[credit provider=”AP Images” url=”http://www.apimages.com/OneUp.aspx?st=k&kw=amsterdam%20stock%20exchange&showact=results&sort=relevance&intv=None&sh=10&kwstyle=and&adte=1323873433&pagez=60&cfasstyle=AND&rids=c60b7f0d62e5da11af9f0014c2589dfb&dbm=PY2000&page=1&xslt=1&mediatype=Photo”]
So stocks have been on a tear lately. The S&P 500 is up a staggering 5.4% since the beginning of the year.Meanwhile, corporate earnings estimates have been slashed sharply and Q4 earnings season hasn’t been that great in terms of upside surprises.
So, what happens when stocks go up while earnings come down?
You get downgrades by Wall Street analysts.
Click Here For The Best And Worst Stock Pickers On Wall Street >
In fact, analysts all over the world have been downgrading stocks. From Deutsche Bank’s Lars Slomka:
Global earnings 2012E have continued to see moderate downgrades of 1.3% over the last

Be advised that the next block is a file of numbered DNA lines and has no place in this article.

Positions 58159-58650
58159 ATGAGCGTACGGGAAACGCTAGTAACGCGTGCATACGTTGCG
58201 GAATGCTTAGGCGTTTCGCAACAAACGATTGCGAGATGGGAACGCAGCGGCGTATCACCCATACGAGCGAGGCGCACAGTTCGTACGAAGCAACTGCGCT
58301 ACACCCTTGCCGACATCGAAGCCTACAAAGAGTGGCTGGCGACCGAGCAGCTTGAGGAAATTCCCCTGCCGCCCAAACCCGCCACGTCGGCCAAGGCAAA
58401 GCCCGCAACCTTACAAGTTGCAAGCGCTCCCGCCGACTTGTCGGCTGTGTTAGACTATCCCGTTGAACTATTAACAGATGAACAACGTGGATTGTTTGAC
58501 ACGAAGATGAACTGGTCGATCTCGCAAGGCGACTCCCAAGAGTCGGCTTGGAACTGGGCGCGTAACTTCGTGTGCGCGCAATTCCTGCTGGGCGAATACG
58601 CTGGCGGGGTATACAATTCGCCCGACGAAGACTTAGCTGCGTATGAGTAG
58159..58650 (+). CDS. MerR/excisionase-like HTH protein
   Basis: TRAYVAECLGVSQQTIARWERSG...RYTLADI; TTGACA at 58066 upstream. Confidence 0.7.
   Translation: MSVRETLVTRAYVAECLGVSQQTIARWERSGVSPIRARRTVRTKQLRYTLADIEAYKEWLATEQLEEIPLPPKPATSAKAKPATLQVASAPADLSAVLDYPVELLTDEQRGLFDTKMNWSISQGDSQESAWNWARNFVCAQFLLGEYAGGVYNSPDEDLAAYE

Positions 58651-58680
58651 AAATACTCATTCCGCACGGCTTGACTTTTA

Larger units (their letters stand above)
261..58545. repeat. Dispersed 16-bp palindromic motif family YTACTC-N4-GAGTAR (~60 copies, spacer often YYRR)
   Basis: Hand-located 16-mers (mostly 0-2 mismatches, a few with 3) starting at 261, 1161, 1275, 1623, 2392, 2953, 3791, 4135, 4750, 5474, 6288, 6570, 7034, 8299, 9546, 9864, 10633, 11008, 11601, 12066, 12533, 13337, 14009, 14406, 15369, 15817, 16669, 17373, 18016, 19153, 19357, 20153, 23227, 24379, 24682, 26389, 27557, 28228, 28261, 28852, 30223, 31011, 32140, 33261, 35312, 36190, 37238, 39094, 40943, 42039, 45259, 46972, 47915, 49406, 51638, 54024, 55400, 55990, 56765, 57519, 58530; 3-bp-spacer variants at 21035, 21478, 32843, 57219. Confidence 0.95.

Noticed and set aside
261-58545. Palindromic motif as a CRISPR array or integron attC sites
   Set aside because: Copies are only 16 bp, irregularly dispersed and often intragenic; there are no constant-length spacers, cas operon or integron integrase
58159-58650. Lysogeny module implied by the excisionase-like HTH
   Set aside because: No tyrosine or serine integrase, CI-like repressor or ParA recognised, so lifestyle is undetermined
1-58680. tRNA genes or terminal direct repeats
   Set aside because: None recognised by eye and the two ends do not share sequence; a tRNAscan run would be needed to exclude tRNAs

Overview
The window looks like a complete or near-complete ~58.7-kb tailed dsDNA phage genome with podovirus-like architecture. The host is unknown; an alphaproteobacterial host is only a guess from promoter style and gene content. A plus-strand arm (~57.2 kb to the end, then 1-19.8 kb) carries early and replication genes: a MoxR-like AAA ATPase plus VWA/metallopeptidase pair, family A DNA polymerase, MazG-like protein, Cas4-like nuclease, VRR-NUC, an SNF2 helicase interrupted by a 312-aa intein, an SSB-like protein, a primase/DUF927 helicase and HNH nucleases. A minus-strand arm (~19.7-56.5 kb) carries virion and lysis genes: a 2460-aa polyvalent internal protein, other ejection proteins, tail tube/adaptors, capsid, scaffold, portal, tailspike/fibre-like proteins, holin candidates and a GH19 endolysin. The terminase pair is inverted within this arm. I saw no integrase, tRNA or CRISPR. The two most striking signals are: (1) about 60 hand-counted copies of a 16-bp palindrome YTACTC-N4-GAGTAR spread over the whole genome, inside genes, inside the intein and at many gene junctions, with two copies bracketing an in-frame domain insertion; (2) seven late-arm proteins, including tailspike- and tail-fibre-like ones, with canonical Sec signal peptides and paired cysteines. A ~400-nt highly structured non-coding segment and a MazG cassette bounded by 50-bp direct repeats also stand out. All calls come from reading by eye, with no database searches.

month (mid December to mid January). These downgrades are primarily driven by Materials and Financials while the other eight MSCI sectors have all seen small downgrades of less than 1%. Downgrades in Europe and Japan have been slightly more pronounced over the last month while the US and Asia-ex-Japan have held up better. In Europe, the cyclical production sectors with a global focus like Autos, Chemicals and Industrial Goods & Services see downgrades continue to slow down.
The folks at Bespoke Investment Group put together this chart, which captures the number of daily net upgrades (upgrades less downgrades) on Wall Street.
As you can see, there hasn’t been a single day this year when upgrades outnumbered downgrades.
[credit provider=”Bespoke Investment Group” url=”http://www.bespokeinvest.com/thinkbig/2012/1/25/analysts-start-out-the-year-on-the-wrong-side-of-the-bed.html”]